Transit Briefs: NJ Transit, TransLink, WMATA
NJ Transit has released a Request for Proposals (RFP) for the Metropark Station TOD project to the four finalists who successfully submitted Statements of Qualifications and Expressions of Interest in 2020. The 12-acre mixed-use, phased-development project site is located adjacent to the station (see map above), one of the agency’s busiest rail and bus stations along the Northeast Corridor Line.
Developing TODs is one of the five goals of NJ Transit’s 2030 10-year Strategic Plan, through which the agency is “promoting a more sustainable future for our planet through the development of walkable communities, engaging in adaptive reuse of property to maximize its value, and fostering a green economy by reducing emissions related to transportation.”
“For NJ Transit, the development of TOD communities not only means new opportunities to generate revenue and optimize the agency’s real estate around our public transportation hubs throughout the state, but also to meet the state’s economic and environmental goals,” NJ Transit President and CEO Kevin S. Corbett said. “NJ Transit knows how transformational this development will be for the township of Woodbridge and is proud to facilitate the advancement of this important project.”
TransLink reported that the Burrard SkyTrain Station upgrade project will be under way for approximately two years. The agency has opted to close the station during that time to protect riders and workers, reduce overall construction time by some 2-1/2 years, and save about C$35 million (US$27.8 million) in costs.
The station has not had a significant upgrade in its 36 years of operation, according to TransLink. Among the improvements: doubling the number of escalators (from three to six) and elevators (from one to two) “to provide greater accessibility and relieve congestion on platforms and at the concourse level”; relocating the Burrard Street entrance to align with the pedestrian crossing, “making it easier to get in and out of the station, and provide better access to buses along Dunsmuir”; redesigning the station’s outdoor plaza; and updating the station’s power supply and mechanical systems.
Based on pre-Covid ridership data, the Waterfront and Granville Stations can accommodate the additional riders during the Burrard Station closure, TransLink said. Additional bus service will will also help minimize the impact to riders.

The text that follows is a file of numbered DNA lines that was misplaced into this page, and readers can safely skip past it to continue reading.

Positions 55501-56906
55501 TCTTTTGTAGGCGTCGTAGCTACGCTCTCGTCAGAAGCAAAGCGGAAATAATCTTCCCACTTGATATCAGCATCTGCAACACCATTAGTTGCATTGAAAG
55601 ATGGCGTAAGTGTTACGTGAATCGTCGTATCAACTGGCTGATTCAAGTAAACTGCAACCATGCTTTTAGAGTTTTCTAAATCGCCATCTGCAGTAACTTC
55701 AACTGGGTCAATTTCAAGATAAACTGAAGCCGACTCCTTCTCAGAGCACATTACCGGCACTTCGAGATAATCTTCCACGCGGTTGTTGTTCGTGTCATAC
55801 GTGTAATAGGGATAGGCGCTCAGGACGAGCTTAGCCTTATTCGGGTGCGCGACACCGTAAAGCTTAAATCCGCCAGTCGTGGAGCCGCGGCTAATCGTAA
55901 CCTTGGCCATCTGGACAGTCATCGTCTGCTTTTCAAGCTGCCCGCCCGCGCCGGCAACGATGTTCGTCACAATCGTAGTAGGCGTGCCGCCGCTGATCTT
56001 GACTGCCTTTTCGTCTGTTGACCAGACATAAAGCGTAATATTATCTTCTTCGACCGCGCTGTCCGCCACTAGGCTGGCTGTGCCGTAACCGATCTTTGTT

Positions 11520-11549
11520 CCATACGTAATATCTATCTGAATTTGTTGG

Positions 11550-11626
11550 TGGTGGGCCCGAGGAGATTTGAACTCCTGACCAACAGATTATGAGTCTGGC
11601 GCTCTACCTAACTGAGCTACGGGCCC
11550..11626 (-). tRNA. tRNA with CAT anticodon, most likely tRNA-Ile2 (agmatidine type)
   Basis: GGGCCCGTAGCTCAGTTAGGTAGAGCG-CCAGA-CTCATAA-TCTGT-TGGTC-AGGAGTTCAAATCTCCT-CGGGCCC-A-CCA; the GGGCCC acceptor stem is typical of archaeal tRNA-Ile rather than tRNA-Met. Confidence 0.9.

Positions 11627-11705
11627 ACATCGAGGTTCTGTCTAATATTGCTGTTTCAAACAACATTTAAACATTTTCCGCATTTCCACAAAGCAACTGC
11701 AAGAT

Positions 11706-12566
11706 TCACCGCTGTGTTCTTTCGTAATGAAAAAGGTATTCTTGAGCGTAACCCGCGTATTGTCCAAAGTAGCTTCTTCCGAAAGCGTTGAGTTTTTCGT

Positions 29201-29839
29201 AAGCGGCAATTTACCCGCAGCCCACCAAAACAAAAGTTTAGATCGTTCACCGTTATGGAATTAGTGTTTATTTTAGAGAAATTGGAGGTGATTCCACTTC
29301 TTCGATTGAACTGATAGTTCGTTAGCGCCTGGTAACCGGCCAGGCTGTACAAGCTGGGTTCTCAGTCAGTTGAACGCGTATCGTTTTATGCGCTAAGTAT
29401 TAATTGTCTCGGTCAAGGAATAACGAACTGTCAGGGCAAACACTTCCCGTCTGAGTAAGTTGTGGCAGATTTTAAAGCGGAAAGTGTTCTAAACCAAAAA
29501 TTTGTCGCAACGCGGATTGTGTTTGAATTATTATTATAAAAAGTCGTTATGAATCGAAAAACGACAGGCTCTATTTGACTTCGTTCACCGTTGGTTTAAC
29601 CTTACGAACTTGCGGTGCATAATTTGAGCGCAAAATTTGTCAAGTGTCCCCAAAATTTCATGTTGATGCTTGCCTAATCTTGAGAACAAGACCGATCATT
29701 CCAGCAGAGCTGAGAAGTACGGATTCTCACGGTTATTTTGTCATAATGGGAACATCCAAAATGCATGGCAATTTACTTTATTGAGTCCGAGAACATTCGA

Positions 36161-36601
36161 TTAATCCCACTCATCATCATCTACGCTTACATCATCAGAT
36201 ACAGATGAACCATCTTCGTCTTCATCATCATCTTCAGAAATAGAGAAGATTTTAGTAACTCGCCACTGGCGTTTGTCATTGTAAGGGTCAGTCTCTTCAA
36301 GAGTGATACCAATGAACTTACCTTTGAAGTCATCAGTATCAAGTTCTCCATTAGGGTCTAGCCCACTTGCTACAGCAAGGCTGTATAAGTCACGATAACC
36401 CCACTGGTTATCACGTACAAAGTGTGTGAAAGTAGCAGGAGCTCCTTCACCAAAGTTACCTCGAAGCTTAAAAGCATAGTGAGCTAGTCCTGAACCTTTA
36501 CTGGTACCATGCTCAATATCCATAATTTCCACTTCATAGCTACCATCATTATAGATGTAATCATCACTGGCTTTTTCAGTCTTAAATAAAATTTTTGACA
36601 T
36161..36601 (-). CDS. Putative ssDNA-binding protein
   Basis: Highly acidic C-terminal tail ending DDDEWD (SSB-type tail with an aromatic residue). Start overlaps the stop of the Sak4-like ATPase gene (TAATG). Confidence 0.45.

“These significant upgrades are necessary to keep our transit system operating effectively and efficiently for our customers,” TransLink interim CEO Gigi Chen-Kuo said. “With more than 7.6 million annual boardings in 2019, Burrard Station is the fourth busiest station on our SkyTrain network. These upgrades will greatly improve the customer experience and as the region prepares to welcome one million new residents by the year 2050, this important project allows us to be prepared for additional future demand.”
WMATA’s extended operating hours are the first in a package of service improvements passed by the Board of Directors in June that add “all-day rail service, create high-frequency bus routes and improve service across the region,” according to the agency. Late-night bus service to 2 a.m. has already resumed.
More bus and rail service improvements are slated for September. Trains will run more frequently all day, with service on Fridays and Saturdays running until 1 a.m., WMATA reported. Additionally, high-frequency service will be added to 20 Metrobus lines, with increased service on 16 others. Another 46 bus routes will improve or restore service while continuing to operate existing late-night service until 2 a.m.
“Riders that work late, enjoy the region’s restaurants and nightlife, or need to get to and from places at night will now have more flexibility with trains running longer every night,” WMATA General Manager Paul J. Wiedefeld said. “As the region recovers, Metro will be there to meet the transit needs of customers and businesses in the National Capital Region.”